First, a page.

The transition from a bulbous bow to the hull can be either faired or be discontinuous (superimposed bulb). The faired-in form usually has lower resistance. The more the hollow surface ties in the flow lines, the less it increases resistance.


Bases for comparison between Bulbous and Normal Bows

In the normal bow/bulbous bow comparison, alternative consideration and comparative model experiments usually assume a constant water plane length between the perpendiculars. The conventional methods to calculate the resistance of a modern vessel with bulbous bow start with a bulb-less ship and then adjust to the resistance. This resistance deduction is made in only a few of the resistance calculation methods, usually insufficiently and without taking into account those bulbs with pronounced projecting forms. The reduction in resistance can relate to the form resistance or to the overall resistance. In view of the widely differing hydrodynamic lengths of basis ships with and without bulbous bows, estimates of savings on power due to the bulbous bow are considerably less reliable than for earlier bulbous forms, which only extended to the forward perpendicular. The bulb may reduce resistance in the range of 0.175 <= Fn <= 0.7. Earlier non-projecting bulbs decreased resistance at best by some 6%. Modern bulbs decrease resistance often by more than 20%. Whereas above Fn = 0.23 the main effect of the bulb is to shift the bow wave forward, the voluminous bulbs and relatively short wavelengths of slower vessels may also cause displacement to shift forward from the area of the forward shoulder. In this way, the bulb displacement can be used to position the forward shoulder further aft, so that the entrance length approximates to the wavelength (Fig. 10). Another way to decrease resistance is to reduce trim at the stern.

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Effects of Bulbous Bows on Ship’s Characteristics

The effects of a bulbous bow can extend to several areas of the ship’s design, construction, manufacture, and operation, as in the following :

  1. Effective drag (total resistance) and characteristics at various draughts.
  2. Resistance in a seaway.
  3. Seakeeping characteristics.
  4. Propulsion characteristics.
  5. Course-keeping ability and maneuverability
  6. Bow-thruster
    • Possibilities for installation. (ID) Efficiency.
    • Additional resistance
  1. Trim
  2. Construction. manufacture and building costs of the bow section
  3. Freeboard.
  4. Anchor-handling apparatus and operation with respect to the danger of anchor striking bulbous bow.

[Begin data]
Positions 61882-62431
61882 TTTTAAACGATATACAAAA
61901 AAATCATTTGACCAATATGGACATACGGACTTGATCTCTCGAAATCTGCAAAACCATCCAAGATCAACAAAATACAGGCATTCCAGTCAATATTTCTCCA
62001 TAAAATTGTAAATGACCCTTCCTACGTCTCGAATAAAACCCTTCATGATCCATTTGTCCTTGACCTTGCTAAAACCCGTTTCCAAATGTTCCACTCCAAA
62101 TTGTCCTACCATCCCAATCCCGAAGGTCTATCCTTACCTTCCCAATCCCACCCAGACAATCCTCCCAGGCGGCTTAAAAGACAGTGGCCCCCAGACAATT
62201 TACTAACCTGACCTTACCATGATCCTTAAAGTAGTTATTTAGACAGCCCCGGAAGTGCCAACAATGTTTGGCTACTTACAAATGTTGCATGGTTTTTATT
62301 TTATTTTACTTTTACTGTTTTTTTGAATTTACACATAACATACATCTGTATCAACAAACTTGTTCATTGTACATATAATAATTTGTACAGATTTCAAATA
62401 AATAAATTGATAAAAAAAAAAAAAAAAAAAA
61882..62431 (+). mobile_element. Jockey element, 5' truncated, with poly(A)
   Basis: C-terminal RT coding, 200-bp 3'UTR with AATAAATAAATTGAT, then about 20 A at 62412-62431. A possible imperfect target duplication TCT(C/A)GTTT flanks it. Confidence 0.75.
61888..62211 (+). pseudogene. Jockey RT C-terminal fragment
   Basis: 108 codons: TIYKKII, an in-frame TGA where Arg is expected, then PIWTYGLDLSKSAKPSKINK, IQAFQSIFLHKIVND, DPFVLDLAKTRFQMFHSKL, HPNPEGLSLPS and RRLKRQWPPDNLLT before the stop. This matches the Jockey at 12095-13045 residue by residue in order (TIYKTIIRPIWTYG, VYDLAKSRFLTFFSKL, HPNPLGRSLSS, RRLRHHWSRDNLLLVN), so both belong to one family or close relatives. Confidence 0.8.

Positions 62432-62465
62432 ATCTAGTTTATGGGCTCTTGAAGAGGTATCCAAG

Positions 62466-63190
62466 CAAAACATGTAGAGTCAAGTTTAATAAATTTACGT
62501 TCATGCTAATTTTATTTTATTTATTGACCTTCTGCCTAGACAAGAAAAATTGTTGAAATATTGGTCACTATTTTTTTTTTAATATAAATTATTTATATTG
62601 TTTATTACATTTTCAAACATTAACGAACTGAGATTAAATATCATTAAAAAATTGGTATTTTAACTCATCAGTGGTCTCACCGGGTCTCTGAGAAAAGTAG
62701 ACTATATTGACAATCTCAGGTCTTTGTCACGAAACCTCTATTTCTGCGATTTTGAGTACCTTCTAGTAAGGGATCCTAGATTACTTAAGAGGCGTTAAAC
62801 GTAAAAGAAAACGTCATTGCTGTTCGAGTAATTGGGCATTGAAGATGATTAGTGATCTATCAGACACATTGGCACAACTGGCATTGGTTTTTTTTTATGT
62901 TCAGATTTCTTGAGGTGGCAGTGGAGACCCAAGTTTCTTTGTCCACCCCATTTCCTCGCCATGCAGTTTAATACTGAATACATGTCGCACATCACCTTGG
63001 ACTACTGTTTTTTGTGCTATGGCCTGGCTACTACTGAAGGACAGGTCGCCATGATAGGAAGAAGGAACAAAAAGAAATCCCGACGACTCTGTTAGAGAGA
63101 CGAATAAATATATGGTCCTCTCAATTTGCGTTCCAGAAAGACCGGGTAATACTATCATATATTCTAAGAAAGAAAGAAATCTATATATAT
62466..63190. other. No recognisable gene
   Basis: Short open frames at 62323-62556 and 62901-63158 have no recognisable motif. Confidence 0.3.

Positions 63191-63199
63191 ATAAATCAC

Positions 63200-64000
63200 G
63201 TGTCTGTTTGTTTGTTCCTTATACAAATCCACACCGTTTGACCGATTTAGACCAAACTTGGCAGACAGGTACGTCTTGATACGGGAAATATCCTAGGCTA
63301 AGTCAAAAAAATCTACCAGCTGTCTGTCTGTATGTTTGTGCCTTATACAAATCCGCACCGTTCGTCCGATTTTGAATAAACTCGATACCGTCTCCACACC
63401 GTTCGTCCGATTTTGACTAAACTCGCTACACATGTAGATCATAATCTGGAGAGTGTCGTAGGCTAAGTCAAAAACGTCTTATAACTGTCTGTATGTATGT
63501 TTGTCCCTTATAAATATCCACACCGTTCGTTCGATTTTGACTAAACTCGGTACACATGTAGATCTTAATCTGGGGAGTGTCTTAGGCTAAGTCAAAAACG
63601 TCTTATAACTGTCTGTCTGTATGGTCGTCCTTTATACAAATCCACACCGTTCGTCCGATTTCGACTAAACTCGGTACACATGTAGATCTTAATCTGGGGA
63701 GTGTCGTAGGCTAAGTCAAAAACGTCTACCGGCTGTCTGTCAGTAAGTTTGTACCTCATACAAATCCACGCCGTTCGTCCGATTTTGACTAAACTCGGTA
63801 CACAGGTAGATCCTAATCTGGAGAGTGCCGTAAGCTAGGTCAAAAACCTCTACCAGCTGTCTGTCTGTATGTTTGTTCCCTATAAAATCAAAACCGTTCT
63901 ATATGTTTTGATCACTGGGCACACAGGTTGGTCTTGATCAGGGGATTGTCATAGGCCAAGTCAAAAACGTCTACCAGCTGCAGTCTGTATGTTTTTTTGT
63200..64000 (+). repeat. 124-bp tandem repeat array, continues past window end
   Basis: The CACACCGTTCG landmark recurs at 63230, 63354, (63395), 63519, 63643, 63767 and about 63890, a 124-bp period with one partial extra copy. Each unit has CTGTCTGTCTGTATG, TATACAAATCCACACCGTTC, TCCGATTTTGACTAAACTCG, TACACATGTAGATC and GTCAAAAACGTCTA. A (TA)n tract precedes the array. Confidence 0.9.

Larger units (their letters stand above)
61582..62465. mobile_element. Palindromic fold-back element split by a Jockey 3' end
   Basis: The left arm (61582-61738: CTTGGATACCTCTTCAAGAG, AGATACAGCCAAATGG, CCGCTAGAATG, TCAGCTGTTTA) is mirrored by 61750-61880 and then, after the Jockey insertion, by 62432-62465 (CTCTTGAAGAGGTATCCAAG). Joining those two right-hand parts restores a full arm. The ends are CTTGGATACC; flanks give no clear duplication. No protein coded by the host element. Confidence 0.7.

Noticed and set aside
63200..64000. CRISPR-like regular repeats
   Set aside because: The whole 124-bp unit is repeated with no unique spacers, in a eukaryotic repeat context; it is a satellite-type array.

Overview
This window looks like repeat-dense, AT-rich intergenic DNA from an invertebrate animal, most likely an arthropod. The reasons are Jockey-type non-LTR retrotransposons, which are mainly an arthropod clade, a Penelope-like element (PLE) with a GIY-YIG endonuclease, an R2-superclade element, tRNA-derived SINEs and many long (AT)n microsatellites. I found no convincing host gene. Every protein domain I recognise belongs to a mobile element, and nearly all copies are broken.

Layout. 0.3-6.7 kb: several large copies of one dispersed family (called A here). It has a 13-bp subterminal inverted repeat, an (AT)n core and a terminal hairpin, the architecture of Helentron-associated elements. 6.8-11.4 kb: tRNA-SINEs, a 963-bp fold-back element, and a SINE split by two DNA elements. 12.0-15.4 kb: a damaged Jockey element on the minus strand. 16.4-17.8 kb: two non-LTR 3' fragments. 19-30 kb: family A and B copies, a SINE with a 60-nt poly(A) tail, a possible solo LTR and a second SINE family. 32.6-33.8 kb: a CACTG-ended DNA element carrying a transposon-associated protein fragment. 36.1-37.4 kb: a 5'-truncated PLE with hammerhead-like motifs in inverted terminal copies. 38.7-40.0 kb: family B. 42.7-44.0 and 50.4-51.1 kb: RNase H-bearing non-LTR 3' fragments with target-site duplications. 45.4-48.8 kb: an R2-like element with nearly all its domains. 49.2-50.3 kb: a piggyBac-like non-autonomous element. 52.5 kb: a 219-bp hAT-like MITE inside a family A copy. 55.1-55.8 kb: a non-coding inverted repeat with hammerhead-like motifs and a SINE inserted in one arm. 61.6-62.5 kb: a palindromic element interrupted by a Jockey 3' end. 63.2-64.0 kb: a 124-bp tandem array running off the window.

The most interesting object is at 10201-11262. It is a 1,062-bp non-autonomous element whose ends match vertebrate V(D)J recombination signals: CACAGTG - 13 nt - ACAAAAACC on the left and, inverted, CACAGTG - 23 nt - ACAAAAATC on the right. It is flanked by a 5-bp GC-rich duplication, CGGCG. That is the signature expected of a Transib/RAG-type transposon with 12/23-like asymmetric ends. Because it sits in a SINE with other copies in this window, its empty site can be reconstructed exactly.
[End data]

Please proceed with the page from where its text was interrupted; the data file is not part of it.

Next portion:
5. Accommodation of sounding devices on fishing and research vessels.
  6. Observing length restrictions due to docks and locks.
  7. Ice operation.

Of the above characteristics, the details of the three important characteristics are as follows :

1. Ice operation with bulbous bow

A certain ice-breaking capability can be achieved if the position of the upper side of the bulb enables it to raise an ice sheet. For operation in medium-thick ice, the bulbous bow has greater advantages than conventional, and even icebreaking bows because it turns the broken lumps so that their wet sides slide along the hull, thus causing less wear on the outer shell and less resistance. The maximum thickness which a bulbous bow can break is less than for special ice-breaking bow forms.

2. Seakeeping characteristics with bulbous bow

Three characteristics are of interest here:

  • Damping of pitching motion: Generally speaking, bulbous bows increase pitch motion damping, especially when designed for the purpose. The damping is particularly pronounced in the area of resonance when the wavelength roughly corresponds to the ship’s length. There is even some damping for shorter wavelengths. For wavelengths exceeding 1.-1.5 ship’s lengths, ships with bulbous bows will experience an increase in pitch amplitude. However, the pitch amplitude in this range is small in relation to the wave height.
  • The ability to operate without reduction of power even in heavier seas. Sharp-keeled bulbs can withstand slamming effects in more severe seas than normal bulbs. Where the bulbous bow has a flat upper surface, water striking the bow may cause pounding.
  • The increased power requirements in waves. Bulbous bows increase the added resistance due to waves, despite the smoother operation in heavy seas. This is analogous to the effect of the bilge keel. The energy of damping has to be taken from the propulsive power. For wavelengths shorter than o.9x the ship’s length the pitching frequency of the ship is subcritical. Then the bulb may reduce the added resistance.

3. Power requirements with bulbous bow